Teddy Bridgewater's PUP List Stint Could Determine FA Status

Joseph Zucker@@JosephZuckerFeatured ColumnistFebruary 2, 2018

ATLANTA, GA - DECEMBER 03: Teddy Bridgewater #5 of the Minnesota Vikings warms up prior to the game against the Atlanta Falcons at Mercedes-Benz Stadium on December 3, 2017 in Atlanta, Georgia. (Photo by Daniel Shirey/Getty Images)
Daniel Shirey/Getty Images

Doubt hovers over whether Minnesota Vikings quarterback Teddy Bridgewater can become a free agent this offseason. 

ESPN.com's Courtney Cronin reported Thursday the NFL could potentially toll Bridgewater's contract over to 2018, so he'd still be under contract with the Vikings for one more year at $1.354 million. The situation arose as a result of the fourth-year passer starting the 2017 season on the physically unable to perform list.

The Vikings placed Bridgewater on the PUP list as he recovered from the knee injury that cost him the entire 2016 season. Pro Football Talk's Mike Florio addressed last May how that impact his contract status with Minnesota:

"The Collective Bargaining Agreement contains a provision that plainly states the contract will toll if he remains on the Physically Unable to Perform through the sixth game of the 2017 regular season. With Bridgewater still recovering from a devastating knee injury suffered last August, a decision to leave him on the PUP list at the start of the regular season guarantees that he'll be on PUP for the first six games, because: (1) the window to exit PUP doesn't open until after Week Six; and (2) the Vikings don't have a bye in the first six weeks of the season."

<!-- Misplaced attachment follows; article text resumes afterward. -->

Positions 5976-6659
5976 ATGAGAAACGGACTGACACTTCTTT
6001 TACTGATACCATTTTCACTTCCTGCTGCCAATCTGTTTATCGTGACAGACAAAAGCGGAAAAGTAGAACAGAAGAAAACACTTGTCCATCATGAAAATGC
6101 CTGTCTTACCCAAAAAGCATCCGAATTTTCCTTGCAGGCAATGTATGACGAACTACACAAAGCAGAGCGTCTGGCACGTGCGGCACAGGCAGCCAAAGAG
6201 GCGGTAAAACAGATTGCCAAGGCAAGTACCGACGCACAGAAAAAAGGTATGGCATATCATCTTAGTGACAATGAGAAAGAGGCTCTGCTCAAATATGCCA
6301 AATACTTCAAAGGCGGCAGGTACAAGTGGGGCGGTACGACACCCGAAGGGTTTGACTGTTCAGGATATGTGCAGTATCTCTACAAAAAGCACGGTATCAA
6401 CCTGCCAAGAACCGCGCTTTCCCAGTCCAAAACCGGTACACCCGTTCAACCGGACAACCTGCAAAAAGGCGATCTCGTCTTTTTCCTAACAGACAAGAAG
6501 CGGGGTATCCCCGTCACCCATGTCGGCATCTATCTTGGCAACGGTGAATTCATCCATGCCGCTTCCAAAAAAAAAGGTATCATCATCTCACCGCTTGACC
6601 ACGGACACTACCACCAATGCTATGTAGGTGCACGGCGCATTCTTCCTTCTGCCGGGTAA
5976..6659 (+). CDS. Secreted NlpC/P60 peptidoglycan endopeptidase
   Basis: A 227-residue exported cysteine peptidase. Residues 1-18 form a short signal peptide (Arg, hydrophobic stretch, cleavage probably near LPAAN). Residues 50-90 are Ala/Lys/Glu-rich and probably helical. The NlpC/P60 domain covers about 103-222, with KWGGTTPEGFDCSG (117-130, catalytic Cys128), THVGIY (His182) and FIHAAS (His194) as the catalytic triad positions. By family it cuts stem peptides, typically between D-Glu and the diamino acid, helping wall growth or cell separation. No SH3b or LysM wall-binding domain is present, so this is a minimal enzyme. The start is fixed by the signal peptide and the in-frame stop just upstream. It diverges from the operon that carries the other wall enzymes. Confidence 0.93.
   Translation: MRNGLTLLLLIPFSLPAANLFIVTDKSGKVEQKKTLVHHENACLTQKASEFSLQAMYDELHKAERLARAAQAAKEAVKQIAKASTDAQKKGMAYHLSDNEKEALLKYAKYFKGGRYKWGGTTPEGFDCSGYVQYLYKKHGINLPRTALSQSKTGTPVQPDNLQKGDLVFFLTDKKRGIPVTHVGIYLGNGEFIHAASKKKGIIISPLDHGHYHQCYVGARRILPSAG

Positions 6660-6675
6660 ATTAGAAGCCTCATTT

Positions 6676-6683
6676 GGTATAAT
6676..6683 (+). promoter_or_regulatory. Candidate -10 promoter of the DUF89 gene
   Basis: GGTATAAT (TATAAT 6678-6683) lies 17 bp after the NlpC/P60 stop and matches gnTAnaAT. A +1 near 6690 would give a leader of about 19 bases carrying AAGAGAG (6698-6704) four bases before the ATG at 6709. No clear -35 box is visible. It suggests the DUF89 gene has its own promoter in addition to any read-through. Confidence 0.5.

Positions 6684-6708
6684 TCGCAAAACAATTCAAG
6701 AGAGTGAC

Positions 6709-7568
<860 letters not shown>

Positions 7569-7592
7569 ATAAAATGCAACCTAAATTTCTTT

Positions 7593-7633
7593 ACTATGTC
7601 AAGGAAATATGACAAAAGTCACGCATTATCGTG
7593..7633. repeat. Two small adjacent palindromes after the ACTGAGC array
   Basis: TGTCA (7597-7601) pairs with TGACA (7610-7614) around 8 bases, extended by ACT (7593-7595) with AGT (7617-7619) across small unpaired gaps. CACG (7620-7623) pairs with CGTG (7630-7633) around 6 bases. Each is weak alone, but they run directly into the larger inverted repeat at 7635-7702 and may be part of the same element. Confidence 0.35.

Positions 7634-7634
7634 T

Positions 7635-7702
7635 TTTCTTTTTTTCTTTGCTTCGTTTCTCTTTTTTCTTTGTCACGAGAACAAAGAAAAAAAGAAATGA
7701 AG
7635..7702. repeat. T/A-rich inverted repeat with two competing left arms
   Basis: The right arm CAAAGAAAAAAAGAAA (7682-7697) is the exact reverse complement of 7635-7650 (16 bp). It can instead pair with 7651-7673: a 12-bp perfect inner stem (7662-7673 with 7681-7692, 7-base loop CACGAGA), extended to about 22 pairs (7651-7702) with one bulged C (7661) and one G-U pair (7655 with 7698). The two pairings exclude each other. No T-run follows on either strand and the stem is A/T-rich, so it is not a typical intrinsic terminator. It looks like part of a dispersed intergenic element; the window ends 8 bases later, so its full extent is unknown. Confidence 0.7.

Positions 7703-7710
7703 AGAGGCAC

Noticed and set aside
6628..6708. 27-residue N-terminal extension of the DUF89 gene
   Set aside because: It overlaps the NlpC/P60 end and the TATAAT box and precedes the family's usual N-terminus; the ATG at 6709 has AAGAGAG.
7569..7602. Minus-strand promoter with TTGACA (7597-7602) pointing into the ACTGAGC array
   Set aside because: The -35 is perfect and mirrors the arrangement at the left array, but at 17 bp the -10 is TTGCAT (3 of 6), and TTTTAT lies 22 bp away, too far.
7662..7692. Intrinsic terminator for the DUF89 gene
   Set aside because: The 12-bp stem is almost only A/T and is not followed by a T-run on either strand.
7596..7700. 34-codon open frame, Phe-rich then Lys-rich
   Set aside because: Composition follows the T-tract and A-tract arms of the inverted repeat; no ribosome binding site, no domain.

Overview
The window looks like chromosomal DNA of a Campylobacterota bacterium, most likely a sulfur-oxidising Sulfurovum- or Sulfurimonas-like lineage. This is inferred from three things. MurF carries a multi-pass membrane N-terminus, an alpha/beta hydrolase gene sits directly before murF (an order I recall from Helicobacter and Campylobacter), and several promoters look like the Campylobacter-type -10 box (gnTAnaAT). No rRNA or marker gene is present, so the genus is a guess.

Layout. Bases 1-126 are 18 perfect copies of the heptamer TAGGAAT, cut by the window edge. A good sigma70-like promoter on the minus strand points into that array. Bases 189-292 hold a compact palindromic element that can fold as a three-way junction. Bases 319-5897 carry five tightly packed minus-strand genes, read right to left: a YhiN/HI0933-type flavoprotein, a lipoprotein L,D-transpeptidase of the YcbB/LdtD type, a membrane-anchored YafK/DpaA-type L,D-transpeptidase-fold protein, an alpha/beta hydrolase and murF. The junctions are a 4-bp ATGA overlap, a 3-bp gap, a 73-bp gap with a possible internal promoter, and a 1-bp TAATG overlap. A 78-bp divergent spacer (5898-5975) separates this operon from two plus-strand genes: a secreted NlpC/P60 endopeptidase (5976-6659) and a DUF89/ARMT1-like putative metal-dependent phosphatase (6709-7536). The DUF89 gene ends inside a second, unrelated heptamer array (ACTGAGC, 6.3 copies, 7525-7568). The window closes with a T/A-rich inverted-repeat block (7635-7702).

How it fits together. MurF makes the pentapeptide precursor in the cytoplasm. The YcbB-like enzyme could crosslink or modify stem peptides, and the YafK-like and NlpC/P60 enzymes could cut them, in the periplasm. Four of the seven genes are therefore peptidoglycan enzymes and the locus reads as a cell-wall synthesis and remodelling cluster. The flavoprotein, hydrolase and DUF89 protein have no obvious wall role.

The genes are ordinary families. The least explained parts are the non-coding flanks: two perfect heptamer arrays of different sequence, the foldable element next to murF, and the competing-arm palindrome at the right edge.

DeMaurice Smith, executive director of the NFL Players Association, said one major sticking point regards whether Bridgewater had been healthy enough to play for the Vikings before the end of his mandated six-week stay on the PUP list.

"One of the critical issues is whether he was medically cleared or whether he was medically able to play," Smith said, per The Athletic's Chad Graff.

According to Cronin, the NFLPA would consider filing a grievance and taking the matter to court were the NFL to toll Bridgewater's contract.

Despite making just one appearance for the Vikings this year, Bridgewater has a strong incentive to hit the open market.

For one, it doesn't seem that likely he'd be Minnesota's starter. Case Keenum had an excellent 2017, and the Vikings are set to have more than $56 million available in salary cap space, per Spotrac, which would be enough to seriously pursue Kirk Cousins.

In addition, Bridgewater almost certainly stands to gain more financially as a free agent. He's still only 25, and this year's free-agent market is thin at quarterback when looking beyond Cousins and Drew Brees.

Despite the language in the CBA stipulating Bridgewater's contract should toll, it's arguably in both his and the Vikings' interests they have a clean break this offseason.

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